# before V 291008172120Z 6DB67443D7E6C2D95D6E2F7F264C05F944964049 unknown /C=FR/CN=coucou.com # after R 291008172120Z 191011172218Z 6DB67443D7E6C2D95D6E2F7F264C05F944964049 unknown /C=FR/CN=coucou.com # Format is 6 fields, tab-separated, and filename is usually 'unknown' : # CRL doesn't contain nor need the subject so if unavailable, just make up something close V/R/E expiration-date revocation-date serial-number filename subject
(tested with OpenSSL 1.1.1c. On some other version/environment, serial number can be much shorter)
openssl ca -config openssl.cnf -gencrl -crldays 30 -out crl.pem will be the actual step to revoke the certificate, producing a signed list using the private key of the authority.
Certificate revocation lists — OpenSSL Certificate Authority, You can check the contents of the CRL with the crl tool. # openssl crl -in intermediate/crl/intermediate.crl.pem -noout -text. No certificates have been revoked yet, I generated a private key and a certificate for my CA: ca.key ca.pem Then I generated a client certificate for a user: openssl ecparam -genkey -name prime256v1 | openssl ec -out user.key openssl
Certificate management, CA.pl -newreq (openssl req -config /etc/openssl.cnf -new -keyout newreq.pem -out newreq.pem You now need to generate the new revoked list of certificates: openssl ca -revoke bad_crt_file -keyfile ca_key -cert ca_crt openssl automatically saves a copy of your cert at newcerts directory. You may want to check it to retrieve your certificate. Unfortunately you need a certificate present to revoke it.
Revoking certificates - Let's Encrypt, When you revoke a Let's Encrypt certificate, Let's Encrypt will publish that You can then revoke the resulting certificate if you don't want it, Alice finds out and needs to revoke his access immediately. # cd/root/ca# opensslca -config intermediate/openssl.cnf \-revoke firstname.lastname@example.orgEnter pass phrase for intermediate.key.pem:secretpasswordRevoking Certificate 1001. Data Base Updated.
SSL certificate revocation and how it is broken in practice, But sometimes you need to revoke a certificate beforehand, usually due tend to use soft-fail (ignore) behavior, when they don't receive OCSP You might inspect the CRL afterward with openssl crl -in crlfile.pem -text and you should see that the serial number of the revoked certificate is listed in the CRL. Cheers, Olaf -- Dipl.Inform.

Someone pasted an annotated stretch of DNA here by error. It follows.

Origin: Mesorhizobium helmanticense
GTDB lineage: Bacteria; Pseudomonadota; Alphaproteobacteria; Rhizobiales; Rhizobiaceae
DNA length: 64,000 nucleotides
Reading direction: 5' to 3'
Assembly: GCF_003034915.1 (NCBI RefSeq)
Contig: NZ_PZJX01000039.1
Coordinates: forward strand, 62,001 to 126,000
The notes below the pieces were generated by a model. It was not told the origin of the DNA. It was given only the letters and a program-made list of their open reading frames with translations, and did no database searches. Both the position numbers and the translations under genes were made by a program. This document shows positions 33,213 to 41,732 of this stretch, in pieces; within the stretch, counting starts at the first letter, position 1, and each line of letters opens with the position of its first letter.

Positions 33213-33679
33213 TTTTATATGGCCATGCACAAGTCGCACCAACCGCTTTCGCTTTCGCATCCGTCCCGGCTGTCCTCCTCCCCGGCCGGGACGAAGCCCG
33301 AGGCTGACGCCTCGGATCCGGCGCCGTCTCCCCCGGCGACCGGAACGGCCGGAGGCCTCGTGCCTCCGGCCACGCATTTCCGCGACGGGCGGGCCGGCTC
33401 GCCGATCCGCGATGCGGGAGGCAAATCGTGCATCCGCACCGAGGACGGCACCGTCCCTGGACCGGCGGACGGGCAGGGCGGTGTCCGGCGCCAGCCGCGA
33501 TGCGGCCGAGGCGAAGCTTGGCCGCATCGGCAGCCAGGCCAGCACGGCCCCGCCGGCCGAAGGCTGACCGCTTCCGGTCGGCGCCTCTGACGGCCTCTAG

- Great answer! Thanks a lot! For easy-rsa users it is: /etc/openvpn/easy-rsa/revoke-full /etc/openvpn/easy-rsa/01.pem and the list of all signed certificates with their index can be found in /etc/openvpn/easy-rsa/keys/index.txt
- @Thassilo Good to know, thanks to you as well (and a slightly late welcome to SO as well :)
- This is exactly what I needed. If anyone came here looking for help when they screwed up their revocation using OpenVPN's tool (like me), then you can copy the "revoke-full" script and make a change to it. You'll want to still maintain the CRL (Certificate revocation lists), so edit your copied 'revoke-full' and change the line for
$OPENSSL ca -revoke "$1.crt" -config "$KEY_CONFIG"to be:
$OPENSSL ca -revoke /etc/openvpn/easy-rsa/keys/YOUR-PEM.pem -config "$KEY_CONFIG"
- Some more details (assuming default configuration): Grep
/etc/ssl/index.txtto obtain the serial number of the key to be revoked, e.g. 1013, then just
openssl ca -revoke /etc/ssl/newcerts/1013.pem(replacing the serial number) The
-certare only required if that deviates from your
- @TobiasKienzler This solved my problem. Perhaps it should be a full answer.
- @MichaelHampton Glad to hear, I reposted it